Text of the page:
Date01 January 2007
Mr Justice Michael Peart
Judge of the High Court of Ireland
When the Hibernian Law Journal was launched in the year 2000, the
founding editors introduced the f‌irst edition with the following statement of
“ … Through the medium of multidisciplinary scholarship, the Journal
aims to promote an increased awareness of the law and its related
disciplines among practising and academic lawyers alike, while also
encouraging increased scholarship by members of the legal commu-
nity. The Journal will address issues of interest and consequence to the
legal community and feature writings that traverse the traditional
boundaries of legal publishing in Ireland.
In recognition of the wealth of currently unpublished scholarship
on the law and its related disciplines in Ireland, the Journal seeks to
highlight specif‌ically, although not exclusively, the writings of trainee
and newly qualif‌ied lawyers, junior academics and students.”
Each volume which has been published since these aspirations were
announced has at least achieved these aims, if not exceeded them, and the
present volume is no exception.
The authors comprise distinguished practising lawyers and academics, as
well as trainee solicitors. The range of subject-matter addressed is diverse
and interesting to practising lawyers, academics and judges alike. Having
been afforded the opportunity to read the articles included in this volume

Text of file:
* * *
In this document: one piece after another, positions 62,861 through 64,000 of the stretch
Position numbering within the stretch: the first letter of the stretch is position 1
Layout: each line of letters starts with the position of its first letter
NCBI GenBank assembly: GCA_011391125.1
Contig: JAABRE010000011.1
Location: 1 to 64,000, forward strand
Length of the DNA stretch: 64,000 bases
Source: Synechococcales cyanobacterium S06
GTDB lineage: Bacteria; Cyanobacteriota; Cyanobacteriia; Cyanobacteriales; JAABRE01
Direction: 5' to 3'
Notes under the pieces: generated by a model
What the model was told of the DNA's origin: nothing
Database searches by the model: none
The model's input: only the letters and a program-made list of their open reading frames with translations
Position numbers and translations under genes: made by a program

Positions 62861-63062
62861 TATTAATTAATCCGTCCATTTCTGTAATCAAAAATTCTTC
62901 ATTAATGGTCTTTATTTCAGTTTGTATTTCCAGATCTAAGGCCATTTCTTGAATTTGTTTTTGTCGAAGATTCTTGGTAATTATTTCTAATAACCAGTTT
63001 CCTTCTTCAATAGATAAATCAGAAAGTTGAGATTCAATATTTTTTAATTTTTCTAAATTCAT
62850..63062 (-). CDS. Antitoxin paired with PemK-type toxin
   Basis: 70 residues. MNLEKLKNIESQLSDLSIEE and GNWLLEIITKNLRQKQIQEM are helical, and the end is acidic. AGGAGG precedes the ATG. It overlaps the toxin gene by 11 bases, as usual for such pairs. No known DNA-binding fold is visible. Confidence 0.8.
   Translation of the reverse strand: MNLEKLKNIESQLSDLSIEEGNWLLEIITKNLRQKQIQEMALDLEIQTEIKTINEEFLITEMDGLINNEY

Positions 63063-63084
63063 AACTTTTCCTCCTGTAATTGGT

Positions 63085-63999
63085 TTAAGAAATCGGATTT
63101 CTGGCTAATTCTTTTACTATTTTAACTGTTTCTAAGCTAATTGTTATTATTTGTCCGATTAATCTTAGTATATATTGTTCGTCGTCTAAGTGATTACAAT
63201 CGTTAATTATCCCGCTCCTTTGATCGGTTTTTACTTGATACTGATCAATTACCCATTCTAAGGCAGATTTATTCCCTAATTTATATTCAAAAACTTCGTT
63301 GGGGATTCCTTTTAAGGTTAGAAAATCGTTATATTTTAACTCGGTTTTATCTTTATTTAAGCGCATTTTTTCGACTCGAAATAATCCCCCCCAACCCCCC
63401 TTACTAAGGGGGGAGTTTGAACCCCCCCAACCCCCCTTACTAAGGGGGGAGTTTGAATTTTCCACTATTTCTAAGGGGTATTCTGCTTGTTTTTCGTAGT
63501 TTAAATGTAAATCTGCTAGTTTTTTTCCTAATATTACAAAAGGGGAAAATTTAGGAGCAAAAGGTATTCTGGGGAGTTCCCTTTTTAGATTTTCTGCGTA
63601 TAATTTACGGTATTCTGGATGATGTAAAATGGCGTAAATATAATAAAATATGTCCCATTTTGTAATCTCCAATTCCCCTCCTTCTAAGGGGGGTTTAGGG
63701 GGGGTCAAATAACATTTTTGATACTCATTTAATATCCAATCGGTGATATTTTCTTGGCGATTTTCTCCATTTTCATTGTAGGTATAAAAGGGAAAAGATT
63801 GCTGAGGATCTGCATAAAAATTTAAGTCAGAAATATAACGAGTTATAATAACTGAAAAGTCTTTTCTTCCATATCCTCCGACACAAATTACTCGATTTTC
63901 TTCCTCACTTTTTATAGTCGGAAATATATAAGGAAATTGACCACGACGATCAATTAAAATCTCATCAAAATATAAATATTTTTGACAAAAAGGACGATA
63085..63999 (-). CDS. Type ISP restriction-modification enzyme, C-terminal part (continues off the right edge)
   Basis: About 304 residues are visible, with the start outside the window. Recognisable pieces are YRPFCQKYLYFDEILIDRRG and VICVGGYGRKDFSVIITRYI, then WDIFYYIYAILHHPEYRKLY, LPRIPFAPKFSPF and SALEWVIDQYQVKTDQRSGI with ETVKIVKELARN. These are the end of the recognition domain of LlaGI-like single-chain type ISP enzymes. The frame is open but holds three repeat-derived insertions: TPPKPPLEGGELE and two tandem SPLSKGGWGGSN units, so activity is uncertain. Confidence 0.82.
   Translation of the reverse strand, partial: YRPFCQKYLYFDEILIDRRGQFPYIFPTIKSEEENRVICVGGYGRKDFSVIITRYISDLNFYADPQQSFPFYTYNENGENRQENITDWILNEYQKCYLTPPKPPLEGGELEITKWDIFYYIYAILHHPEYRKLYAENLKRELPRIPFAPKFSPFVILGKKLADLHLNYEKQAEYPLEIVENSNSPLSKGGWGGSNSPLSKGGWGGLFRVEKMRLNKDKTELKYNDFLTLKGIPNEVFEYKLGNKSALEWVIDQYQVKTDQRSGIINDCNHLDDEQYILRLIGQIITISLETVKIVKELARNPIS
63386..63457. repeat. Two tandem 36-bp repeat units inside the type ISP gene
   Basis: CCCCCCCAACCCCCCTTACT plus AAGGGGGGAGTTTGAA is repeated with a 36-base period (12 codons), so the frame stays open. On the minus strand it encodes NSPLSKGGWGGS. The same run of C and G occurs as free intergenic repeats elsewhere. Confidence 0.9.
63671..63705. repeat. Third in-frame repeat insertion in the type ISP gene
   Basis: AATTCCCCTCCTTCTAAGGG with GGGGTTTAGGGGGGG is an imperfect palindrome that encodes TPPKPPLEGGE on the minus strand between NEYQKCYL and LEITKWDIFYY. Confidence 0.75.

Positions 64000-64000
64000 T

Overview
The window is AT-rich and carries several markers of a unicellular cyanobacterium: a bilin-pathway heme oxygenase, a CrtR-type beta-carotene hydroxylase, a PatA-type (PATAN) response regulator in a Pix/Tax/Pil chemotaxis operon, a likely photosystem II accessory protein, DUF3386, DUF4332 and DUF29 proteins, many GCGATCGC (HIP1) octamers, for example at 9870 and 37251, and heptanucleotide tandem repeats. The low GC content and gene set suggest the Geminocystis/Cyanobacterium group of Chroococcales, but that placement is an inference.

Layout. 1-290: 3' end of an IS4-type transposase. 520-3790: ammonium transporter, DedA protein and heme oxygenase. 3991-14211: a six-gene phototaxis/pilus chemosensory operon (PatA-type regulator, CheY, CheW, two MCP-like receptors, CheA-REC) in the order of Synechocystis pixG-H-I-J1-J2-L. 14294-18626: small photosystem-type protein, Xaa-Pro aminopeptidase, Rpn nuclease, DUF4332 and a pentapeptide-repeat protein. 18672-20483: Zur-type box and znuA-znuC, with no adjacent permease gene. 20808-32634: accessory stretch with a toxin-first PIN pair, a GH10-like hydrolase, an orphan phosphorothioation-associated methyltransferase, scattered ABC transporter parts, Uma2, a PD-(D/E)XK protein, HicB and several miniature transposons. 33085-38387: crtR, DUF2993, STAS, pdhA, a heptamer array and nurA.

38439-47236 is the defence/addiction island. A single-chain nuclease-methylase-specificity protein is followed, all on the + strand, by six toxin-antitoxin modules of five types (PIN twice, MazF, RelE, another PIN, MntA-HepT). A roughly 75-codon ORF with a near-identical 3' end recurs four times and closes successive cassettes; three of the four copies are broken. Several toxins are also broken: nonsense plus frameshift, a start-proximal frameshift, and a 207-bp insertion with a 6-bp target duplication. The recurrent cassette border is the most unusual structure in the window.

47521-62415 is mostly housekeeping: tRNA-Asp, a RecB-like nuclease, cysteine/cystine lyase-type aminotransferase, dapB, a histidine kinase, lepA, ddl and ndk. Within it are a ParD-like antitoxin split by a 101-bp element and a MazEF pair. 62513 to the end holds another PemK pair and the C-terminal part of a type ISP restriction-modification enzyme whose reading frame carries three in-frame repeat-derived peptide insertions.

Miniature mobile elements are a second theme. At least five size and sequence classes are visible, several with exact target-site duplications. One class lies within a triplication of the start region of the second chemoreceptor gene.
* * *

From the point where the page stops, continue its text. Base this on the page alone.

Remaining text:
before its publication, I have no hesitation in commending the authors for
their scholarship, and congratulating the editors for their selection from
what I imagine was a large number of candidates hoping to be included in
such a worthy publication. No doubt hard choices had to be made, but I
hope that those whose work has not been included in this volume will not
be discouraged from submitting their work for future volumes.
Not surprisingly, given the importance of the subject in the lives of so
many lawyers these days, there are a number of articles of relevance to
commercial law.
Expressing concern about the capacity of domestic competition law to
properly and adequately address anti-competitive practices having an
international dimension, Deirdre Ann Kelly discusses the emergence of the
World Trade Organization in the development of a global policy to combat
anti-competitive practices at an international level. She looks at a number

To continue reading

Request your trial

VLEX uses login cookies to provide you with a better browsing experience. If you click on 'Accept' or continue browsing this site we consider that you accept our cookie policy. ACCEPT